This article examines the importance of asymmetric information in commercial real estate markets in the U.S. Using indirect information variables and exogenous variation in the quality of property tax assessments to characterize high and low asymmetric information environments, we find strong evidence that asymmetric information is significant in the commercial property market. Not all the mechanisms suggested by theory, however, are used to resolve these information issues.
We observe striking and clear evidence of limited participation, selecting offering and market segmentation. We find weak evidence that financial structure is used to allay information concerns. In effect, we find that in equilibrium, informed agents trade with each other, avoid trade with identifiable experts, and avoid selling properties that are particularly difficult to evaluate. In this context, signaling using financial structure is superfluous and is typically not employed.
Our approach differs from earlier empirical work in that we conduct direct tests of some of the fundamental implications of information theory using a novel and exogenous information measure based on the quality of property tax assessments.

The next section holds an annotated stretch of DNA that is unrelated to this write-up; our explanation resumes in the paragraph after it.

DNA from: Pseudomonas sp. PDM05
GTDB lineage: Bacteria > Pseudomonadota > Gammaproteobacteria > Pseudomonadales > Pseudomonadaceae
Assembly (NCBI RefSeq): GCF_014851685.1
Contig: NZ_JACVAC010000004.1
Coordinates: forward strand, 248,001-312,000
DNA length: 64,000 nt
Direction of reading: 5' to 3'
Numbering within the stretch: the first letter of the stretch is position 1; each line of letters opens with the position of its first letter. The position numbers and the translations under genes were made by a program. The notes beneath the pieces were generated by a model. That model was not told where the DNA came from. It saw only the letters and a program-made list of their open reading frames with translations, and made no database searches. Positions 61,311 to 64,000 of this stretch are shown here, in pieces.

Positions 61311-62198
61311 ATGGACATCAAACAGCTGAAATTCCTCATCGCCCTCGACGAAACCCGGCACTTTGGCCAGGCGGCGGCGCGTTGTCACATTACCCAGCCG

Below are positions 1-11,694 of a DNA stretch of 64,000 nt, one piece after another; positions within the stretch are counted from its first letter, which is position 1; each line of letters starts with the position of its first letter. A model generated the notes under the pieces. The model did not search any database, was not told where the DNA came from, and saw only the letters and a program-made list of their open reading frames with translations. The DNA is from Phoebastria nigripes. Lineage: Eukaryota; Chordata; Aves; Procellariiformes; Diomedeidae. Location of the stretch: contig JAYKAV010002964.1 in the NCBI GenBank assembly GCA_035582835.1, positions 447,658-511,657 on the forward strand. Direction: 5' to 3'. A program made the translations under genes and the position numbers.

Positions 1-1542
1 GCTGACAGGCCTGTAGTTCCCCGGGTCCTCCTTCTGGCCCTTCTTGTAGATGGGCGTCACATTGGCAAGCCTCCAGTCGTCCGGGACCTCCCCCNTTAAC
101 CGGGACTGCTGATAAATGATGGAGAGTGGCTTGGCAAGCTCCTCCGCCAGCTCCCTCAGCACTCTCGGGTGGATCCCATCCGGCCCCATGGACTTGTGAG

This article shows that in responding to information disparities, economic agents first take direct action by not purchasing assets about when they are uninformed, focusing on assets that are easier to evaluate, and avoiding trades with the identifiably informed. Extending these results suggests that one might be cautious about regarding static financial structure choices as a device for minimizing information asymmetries, as this seems of second-order importance to limited participation, selective offering and market segmentation.
Michael Brennan Award Runner-Up 2006
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